Microclimates in an Urban Oasis

January 19, 2017

ConsecratinDell

A microclimate refers to the climate of a small, defined area that differs from that of the larger surrounding area. Examples of microclimate sites in rural areas would be the top of a high hill, or the bottom of a valley. In contrast, the shadow zone created by a tall building, or a footbridge, surrounded by concrete and asphalt, are examples of urban microclimate sites.

In rural areas, topography, soil, water, and vegetation are factors that impact and create microclimates. Human activity has been the greatest factor to impact and create microclimates in urban areas. Buildings, roads, traffic, and pollution are all human factors. This buildup creates a “heat island” effect, which is why cities are measurably warmer than the countryside.

Microclimates can provide challenges and opportunities in a setting like Mount Auburn. Here exists both rural and urban microclimate indicators. A plant that does very well in one location on the grounds, may fail in another, even though that plant may be hardy and native to our area. Tender perennials, native to warmer plant zones, may prove successful in some areas as well.

Determining Microclimate Areas

Factors to consider when attempting to determine microclimates include the aspect of a slope, which refers to the direction a slope faces. South facing slopes have the greatest sun exposure, therefore they receive the most solar radiation, creating heat. Plants that require full sun are suited for such a site. The opposite side of the slope will receive more shade and plants should be chosen for this site accordingly. The angle of a slope is another factor. The steeper the slope, the faster the wind will move uphill. Without vegetative, or constructed windbreaks, the wind may also severely impact the leeward slope as it moves back down. The angle of a slope also affects water retention. A steeper slope allows water to runoff faster during rain events. Erosion may be a problem. The soil is not able to capture and store the falling water. Drought tolerant plants are suited to steep, south facing slopes.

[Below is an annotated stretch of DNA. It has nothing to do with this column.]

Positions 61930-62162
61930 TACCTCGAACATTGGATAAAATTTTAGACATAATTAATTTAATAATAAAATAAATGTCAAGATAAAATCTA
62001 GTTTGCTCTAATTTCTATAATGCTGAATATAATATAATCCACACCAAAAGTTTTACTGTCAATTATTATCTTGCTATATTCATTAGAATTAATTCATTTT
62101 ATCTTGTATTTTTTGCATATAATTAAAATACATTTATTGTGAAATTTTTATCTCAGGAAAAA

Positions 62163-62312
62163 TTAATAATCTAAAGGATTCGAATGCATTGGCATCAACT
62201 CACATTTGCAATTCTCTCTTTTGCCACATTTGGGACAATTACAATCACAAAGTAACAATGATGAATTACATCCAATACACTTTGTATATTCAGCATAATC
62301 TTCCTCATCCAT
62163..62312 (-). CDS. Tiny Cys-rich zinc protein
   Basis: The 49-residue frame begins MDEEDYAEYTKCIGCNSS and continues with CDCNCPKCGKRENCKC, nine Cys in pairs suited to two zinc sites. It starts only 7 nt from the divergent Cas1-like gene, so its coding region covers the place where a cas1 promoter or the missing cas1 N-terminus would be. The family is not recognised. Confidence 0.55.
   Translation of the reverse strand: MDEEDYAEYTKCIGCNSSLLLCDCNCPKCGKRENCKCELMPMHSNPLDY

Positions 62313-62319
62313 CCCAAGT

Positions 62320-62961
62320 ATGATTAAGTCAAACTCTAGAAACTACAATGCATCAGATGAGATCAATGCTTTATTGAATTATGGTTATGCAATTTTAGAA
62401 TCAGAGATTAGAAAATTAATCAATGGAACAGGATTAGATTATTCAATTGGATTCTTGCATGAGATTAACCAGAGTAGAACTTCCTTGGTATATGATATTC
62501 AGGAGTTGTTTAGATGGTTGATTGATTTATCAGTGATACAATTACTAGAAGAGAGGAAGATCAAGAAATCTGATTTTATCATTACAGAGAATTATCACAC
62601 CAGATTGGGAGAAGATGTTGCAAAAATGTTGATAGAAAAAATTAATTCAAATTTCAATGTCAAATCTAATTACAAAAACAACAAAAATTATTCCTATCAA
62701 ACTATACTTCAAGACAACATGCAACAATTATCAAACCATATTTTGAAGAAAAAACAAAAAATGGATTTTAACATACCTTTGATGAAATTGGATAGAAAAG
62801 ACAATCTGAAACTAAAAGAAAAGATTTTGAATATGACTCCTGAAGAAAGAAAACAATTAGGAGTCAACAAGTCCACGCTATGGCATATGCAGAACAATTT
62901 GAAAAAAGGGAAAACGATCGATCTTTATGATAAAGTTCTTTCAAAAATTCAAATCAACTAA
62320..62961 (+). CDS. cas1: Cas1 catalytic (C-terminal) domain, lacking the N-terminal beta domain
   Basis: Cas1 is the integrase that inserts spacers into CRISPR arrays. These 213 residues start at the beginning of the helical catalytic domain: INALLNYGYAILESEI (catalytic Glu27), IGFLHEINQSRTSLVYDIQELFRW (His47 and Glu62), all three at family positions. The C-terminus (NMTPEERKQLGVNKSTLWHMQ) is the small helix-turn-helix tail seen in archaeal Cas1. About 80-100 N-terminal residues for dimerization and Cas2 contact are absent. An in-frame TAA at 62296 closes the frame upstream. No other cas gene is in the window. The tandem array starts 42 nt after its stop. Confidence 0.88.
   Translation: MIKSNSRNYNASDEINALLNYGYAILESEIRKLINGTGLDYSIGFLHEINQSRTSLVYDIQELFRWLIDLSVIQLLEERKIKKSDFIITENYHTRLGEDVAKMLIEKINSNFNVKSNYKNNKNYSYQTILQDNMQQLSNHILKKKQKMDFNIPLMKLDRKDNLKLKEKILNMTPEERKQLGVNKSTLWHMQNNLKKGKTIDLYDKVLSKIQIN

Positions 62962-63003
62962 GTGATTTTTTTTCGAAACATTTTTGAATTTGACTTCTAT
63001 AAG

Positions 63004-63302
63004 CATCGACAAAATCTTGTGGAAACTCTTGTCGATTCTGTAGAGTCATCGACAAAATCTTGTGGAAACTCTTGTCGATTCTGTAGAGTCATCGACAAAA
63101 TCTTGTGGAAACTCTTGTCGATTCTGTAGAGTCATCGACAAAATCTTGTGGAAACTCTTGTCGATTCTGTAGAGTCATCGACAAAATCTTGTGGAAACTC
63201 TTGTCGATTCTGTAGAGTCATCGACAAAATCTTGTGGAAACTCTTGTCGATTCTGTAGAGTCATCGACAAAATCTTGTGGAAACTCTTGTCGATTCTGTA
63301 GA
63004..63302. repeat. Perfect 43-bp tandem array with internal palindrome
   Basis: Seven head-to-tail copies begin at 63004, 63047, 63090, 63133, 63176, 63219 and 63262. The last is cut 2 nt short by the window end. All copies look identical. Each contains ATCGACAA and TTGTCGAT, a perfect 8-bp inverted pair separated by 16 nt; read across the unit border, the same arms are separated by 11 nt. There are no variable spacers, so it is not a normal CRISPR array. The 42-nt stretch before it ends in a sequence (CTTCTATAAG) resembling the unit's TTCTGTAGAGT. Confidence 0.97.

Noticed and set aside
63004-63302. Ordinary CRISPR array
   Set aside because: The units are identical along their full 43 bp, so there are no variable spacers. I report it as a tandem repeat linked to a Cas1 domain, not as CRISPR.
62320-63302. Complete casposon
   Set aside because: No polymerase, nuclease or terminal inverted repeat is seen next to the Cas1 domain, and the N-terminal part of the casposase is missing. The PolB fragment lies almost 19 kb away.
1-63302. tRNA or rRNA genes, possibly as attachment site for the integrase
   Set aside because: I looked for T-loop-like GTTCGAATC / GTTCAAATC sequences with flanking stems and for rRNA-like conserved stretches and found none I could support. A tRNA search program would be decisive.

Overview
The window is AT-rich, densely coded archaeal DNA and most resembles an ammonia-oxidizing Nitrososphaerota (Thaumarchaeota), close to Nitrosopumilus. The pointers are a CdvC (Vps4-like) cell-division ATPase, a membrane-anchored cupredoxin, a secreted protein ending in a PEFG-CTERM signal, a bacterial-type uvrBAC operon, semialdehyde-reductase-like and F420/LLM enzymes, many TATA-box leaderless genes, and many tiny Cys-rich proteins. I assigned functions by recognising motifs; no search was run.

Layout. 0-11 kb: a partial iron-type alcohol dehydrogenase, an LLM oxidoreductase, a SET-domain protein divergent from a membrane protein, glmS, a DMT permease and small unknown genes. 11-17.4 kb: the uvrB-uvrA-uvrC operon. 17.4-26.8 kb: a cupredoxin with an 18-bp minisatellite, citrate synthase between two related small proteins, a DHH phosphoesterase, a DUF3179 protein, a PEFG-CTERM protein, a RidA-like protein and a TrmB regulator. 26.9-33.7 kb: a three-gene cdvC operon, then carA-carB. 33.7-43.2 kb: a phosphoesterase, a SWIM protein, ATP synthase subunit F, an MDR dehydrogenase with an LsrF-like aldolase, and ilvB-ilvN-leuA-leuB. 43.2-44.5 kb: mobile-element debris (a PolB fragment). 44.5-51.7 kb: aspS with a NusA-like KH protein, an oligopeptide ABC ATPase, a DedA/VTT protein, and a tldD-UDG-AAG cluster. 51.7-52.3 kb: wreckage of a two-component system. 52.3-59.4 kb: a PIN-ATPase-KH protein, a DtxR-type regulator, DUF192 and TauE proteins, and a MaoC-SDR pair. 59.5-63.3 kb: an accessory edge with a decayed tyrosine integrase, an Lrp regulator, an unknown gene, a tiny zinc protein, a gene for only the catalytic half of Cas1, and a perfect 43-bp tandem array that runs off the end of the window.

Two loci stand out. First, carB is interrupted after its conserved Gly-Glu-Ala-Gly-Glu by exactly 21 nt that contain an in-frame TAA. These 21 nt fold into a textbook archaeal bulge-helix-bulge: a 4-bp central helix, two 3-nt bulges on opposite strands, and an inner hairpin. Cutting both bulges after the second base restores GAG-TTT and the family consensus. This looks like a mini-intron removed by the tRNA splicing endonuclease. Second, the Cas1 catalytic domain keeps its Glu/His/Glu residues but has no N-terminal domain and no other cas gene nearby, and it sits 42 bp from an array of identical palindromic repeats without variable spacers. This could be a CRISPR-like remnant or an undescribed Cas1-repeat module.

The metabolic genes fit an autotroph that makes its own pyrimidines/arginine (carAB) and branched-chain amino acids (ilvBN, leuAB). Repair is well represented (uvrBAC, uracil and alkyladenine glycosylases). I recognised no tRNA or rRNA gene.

Soil rich in organic matter, with diverse and healthy microbial biology will have greater water holding capacity, which in turn, is a factor in a microclimate area. Vegetation is important. By covering the soil, preventing erosion, and providing windbreak and heat trapping services, plants play a vital role in regulating temperature.

Man-made, physical structures are impactful at Mount Auburn in several ways. The stone curbing and monuments absorb heat during the day and release the stored heat at night. Monuments can create windbreaks just as trees and shrubs will. The roads and walking paths, whether asphalt or stonedust, store heat, and also prevent water from percolating into the soil, which are both factors that impact microclimates.

Citizen Science Study